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ORIGINAL ARTICLE
Year : 2019  |  Volume : 2  |  Issue : 3  |  Page : 126-137

Use of ergogenic supplements by young athletes in a sports specialized school


1 Department of Physical Medicine and Rehabilitation, University of Texas Health Science Center at Houston, TIRR Memorial Hermann, Houston, Texas, USA
2 Department of Physical Medicine and Rehabilitation, University of Puerto Rico, School of Medicine, San Juan, Puerto Rico, USA
3 Department of Physical Medicine and Rehabilitation, Mayo Clinic, Jacksonville, Florida, USA
4 Puerto Rico Clinical and Translational Research Center, Medical Sciences Campus University of Puerto Rico, San Juan, Puerto Rico, USA
5 Department of Physical Medicine and Rehabilitation; Department of Physiology and Biophysics, University of Puerto Rico School of Medicine, San Juan, Puerto Rico, USA

Correspondence Address:
Dr. Manuel F Mas
Carr 844 Km 0.5 Cupey Bajo, San Juan, Puerto Rico, 00928
USA
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Source of Support: None, Conflict of Interest: None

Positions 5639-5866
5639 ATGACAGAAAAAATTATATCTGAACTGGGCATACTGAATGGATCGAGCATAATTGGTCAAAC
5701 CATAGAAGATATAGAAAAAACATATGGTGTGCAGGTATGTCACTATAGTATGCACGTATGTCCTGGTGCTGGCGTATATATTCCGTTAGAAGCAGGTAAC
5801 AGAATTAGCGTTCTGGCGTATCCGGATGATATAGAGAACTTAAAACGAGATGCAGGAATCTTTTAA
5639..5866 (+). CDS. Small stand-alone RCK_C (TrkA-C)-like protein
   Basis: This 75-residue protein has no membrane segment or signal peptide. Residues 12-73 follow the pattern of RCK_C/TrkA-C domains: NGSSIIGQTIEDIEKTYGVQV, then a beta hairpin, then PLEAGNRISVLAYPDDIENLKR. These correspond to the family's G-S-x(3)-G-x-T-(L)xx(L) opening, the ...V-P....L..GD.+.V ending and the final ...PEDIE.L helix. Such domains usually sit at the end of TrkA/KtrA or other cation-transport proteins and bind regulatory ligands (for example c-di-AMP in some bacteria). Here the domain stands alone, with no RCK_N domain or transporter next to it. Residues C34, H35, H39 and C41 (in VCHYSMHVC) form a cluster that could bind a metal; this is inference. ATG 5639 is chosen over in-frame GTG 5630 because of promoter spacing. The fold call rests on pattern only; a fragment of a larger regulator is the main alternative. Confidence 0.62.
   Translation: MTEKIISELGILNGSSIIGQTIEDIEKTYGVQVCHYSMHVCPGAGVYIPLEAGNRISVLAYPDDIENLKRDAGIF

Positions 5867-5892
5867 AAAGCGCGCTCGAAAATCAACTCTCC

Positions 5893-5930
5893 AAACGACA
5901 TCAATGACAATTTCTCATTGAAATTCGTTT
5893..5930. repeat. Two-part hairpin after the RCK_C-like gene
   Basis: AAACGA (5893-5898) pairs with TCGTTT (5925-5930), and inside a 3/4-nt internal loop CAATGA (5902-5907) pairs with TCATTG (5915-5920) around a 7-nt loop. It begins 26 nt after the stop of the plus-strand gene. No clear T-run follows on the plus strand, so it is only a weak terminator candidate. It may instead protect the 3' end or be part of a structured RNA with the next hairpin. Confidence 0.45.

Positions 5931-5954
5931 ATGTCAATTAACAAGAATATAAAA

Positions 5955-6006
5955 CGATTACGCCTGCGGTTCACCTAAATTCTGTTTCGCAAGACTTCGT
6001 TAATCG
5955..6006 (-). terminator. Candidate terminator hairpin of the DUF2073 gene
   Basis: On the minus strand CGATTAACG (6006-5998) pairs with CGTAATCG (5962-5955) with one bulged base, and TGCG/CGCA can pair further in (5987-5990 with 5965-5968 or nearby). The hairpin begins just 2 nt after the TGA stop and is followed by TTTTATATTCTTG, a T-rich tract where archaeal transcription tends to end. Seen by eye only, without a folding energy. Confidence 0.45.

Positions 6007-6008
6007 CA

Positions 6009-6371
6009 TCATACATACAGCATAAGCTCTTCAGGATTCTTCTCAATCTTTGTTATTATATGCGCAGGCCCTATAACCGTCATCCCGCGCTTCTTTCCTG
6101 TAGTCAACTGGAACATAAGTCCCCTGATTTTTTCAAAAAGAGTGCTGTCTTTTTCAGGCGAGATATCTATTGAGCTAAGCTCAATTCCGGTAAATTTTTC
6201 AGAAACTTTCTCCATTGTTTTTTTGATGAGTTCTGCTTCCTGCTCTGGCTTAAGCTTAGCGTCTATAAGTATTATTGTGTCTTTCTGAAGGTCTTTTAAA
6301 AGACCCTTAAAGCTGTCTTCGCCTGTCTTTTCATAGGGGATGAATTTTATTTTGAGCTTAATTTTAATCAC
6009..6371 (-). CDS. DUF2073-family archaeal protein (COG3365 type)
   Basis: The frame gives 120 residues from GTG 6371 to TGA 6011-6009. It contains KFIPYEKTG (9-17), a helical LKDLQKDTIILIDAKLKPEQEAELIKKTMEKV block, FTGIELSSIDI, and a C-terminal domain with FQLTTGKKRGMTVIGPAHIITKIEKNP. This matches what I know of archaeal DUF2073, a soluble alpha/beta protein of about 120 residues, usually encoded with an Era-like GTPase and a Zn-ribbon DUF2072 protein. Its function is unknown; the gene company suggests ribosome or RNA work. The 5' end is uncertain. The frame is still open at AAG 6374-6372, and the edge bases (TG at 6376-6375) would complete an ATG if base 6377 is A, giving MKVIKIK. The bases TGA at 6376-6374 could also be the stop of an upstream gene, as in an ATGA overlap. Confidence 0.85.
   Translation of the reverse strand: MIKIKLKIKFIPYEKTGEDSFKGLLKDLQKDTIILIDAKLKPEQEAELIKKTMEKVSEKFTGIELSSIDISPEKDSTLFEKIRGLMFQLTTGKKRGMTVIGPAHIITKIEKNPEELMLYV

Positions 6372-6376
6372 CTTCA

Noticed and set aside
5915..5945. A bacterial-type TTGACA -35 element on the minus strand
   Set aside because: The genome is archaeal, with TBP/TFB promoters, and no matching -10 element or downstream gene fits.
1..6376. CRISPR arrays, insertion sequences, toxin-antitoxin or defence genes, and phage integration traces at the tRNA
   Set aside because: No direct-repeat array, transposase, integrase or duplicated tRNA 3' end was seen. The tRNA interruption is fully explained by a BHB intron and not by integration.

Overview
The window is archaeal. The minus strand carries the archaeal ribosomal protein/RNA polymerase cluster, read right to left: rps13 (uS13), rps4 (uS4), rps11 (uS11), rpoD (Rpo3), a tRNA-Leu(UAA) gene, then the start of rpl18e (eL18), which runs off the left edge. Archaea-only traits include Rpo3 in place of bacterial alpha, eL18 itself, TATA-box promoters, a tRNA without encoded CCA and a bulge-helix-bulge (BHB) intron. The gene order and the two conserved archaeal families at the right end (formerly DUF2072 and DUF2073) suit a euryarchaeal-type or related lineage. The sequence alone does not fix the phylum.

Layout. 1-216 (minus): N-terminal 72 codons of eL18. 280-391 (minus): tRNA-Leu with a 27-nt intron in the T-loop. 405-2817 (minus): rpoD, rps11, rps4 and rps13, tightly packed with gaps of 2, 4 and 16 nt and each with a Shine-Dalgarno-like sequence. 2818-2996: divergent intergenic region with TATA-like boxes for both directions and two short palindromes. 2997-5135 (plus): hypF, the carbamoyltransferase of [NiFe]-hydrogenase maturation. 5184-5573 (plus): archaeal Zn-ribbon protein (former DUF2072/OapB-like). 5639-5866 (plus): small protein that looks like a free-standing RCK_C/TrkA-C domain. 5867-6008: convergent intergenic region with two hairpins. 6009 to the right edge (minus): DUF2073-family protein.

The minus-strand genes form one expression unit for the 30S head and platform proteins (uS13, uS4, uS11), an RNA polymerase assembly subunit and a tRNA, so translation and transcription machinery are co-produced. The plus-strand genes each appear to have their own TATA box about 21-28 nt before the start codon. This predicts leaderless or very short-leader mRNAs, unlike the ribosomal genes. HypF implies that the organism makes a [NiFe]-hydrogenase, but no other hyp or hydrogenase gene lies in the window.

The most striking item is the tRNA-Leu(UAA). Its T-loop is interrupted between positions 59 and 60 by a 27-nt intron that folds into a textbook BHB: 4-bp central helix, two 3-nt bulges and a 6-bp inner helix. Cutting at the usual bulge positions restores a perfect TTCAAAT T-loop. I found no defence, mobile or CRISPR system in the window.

DOI: 10.4103/jisprm.jisprm_55_19

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Background: Few studies have examined the use of ergogenic supplements (ESs) by young athletes residing in a sports specialized school. Methods: In this cross-sectional study, 120 students from a sports specialized school (ages 12–19) completed a questionnaire to assess the prevalence of use of ES according to sex, sport, type of supplement, reasons for use, knowledge of supplements, and sources of information. Results: Most athletes were males (55%) and participated in track and field (32%). Mean age was 14.7 ± 1.6 years. Approximately 98% of athletes indicated using one or more supplements. Sport beverages (95.0%), proteins/amino acids (57%), and vitamins (54%) were the most commonly used. Athletes practicing racquet sports were more likely to consume proteins/amino acids every day than those in any other type of sport (P < 0.05). The adjusted odds of using vitamins were 14% (95% confidence interval [CI]: 0.22–3.30) and 71% (95% CI: 0.09–0.96) lower among athletes practicing explosive sports and high intensity, respectively, as compared to those practicing endurance-intensive sports. On the other hand, the odds of using proteins/amino acids was higher for those practicing explosive (adjusted odds ratio [AOR]: 3.48, 95% CI: 1.02–11.86) and high-intensity (AOR: 2.88, 95% CI: 1.00–8.26) sports. Approximately 62% of athletes used supplements to improve performance. Only 8% of athletes were willing to use a prohibited substance to achieve participation in the Olympics. Conclusion: There was a very high prevalence of use of ES in a sports specialized school. Education regarding supplement use is warranted for athletes, coaches, and family.


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